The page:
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Sunday, December 2, 2012

Info Post
(Published in City Express, The New Indian Express, on 1 December, 2012)

Cast: Mel Gibson, Kevin Hernandez, Dolores Heredia, Daniel Giménez Cacho, Jesús Ochoa
Director: Adrian Grunberg
Rating: 2.5 stars
This is my theory – at some point in his descent into the tabloids, Mel Gibson decided to take some time off, and watch every movie Rajnikanth has ever done. Then, he wrote a script that tried to fit them all into Payback, scraped together $20 million, rented a clown costume, struck a deal with a misguided Mexican tourism ministry, and shot Get the Gringo.
The opening line in the narration tells us this is a film that will try too hard: “Well, hello, boys and girls. There’s nothing worse than a sad clown. Except a clown bleeding internally, and coughing blood all over your money.” Excuse me for a minute while I stop my eyes from rolling. Some rock music and crazy chasing later, the film has actually begun. And, as soon as we discover the “Driver” is Mel Gibson, we begin to wonder what he’s doing in a film that looks and feels like this.
I’m not certain whether the film was trying to be surreal, but it plays out as an unhealthy mix of fantasy and cliché. First up, we’re shown an unbelievably open nexus between the cops and mafia in Mexican prisons. We got to a facility called El Pueblito – The Village – where life mimics any small town. Except, you’ll be shot if you try to jump the fence. So, small border town. Corruption is rampant, and someone’s making money from selling everything from drugs to conjugal visits. Our ingenious Driver figures, “Someone was running this place, and it wasn’t the warden.”
Here’s the only realistic part – Gibson figures the best a crazy-eyed, sweaty man who hides his wrinkles in oversized shirts can land is a single mama with an endangered wonderkid. And one so lonely she will love him even if he further endangers the kid. As long as he makes up by denying the ten-year old cigarettes.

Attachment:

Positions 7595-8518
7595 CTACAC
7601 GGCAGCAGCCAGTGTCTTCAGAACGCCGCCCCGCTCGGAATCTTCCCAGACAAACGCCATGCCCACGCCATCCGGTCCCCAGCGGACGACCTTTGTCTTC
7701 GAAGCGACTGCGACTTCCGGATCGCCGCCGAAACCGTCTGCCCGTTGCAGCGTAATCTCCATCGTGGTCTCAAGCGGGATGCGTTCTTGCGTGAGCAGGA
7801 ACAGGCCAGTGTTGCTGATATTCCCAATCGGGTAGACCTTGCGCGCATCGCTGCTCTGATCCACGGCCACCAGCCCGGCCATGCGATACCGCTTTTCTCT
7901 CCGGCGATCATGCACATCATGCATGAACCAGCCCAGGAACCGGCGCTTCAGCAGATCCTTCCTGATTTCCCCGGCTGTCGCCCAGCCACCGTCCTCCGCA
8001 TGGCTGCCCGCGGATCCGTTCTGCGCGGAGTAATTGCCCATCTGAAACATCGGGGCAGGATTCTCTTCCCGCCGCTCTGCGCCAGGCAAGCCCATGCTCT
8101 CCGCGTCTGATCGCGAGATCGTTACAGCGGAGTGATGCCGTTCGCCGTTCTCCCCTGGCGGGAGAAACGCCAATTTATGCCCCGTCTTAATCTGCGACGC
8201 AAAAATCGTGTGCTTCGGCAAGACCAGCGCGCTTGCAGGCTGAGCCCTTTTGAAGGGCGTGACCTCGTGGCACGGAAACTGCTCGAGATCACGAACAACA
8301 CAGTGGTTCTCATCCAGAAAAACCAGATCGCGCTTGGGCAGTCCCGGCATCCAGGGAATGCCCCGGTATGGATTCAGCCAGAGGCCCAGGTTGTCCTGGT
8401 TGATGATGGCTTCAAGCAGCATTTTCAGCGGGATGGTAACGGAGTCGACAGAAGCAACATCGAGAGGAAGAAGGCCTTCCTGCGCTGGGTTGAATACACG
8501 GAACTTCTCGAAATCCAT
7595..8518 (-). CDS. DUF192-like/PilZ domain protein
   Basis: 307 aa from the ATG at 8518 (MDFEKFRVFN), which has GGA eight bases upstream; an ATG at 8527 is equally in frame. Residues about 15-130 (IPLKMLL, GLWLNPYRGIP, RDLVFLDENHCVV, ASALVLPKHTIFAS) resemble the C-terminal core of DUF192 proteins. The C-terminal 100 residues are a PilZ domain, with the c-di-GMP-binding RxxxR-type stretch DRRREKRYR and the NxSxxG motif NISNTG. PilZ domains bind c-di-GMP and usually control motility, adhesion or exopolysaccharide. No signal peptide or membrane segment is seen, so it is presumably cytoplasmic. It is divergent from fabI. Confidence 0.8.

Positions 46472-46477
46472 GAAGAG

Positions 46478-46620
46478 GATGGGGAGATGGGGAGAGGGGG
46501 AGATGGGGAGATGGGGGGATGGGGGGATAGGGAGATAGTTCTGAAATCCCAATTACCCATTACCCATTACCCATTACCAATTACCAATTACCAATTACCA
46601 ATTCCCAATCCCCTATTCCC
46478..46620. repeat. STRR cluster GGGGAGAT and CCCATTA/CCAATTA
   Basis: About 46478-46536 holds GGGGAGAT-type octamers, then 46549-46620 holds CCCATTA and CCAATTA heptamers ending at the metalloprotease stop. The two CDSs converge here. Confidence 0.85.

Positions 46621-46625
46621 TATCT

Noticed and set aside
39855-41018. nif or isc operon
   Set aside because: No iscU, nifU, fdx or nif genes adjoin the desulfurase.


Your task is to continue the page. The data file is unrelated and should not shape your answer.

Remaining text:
The film oscillates between sentiment and spoof, naturally to its detriment. It has its wry moments, and some of the set pieces can pass for good satire, but mostly, it feels regenerated from any badass Hollywood movie. The characters don’t win us over, and we can’t find it in ourselves to give the film the indulgence it begs. Everything happens so quickly it could only be a B-grade film or a parody of B-grade films. The quality of the composition, and the fact that the camera frequently switches from film to digital for no good reason during the climax, suggest it’s the former. The violence is too gross to be funny, and too careless to feel real.
The film reeks of desperation – the puns would be more at home in a movie made by teens for teens than one made by an Academy Award-winner. An impersonation of Clint Eastwood feels so laboured you wonder whether Mel Gibson still qualifies as an A-lister. But, partly because the over-the-top Mexican cast is so good, and partly because those of us who grew up in the Eighties and Nineties will always be curious about a Mel Gibson movie, it succeeds in holding our attention throughout its rather short duration.
The Verdict: This bewildering Mel Gibson offering makes for decent time-pass, especially if you want to put your Spanish to the test.


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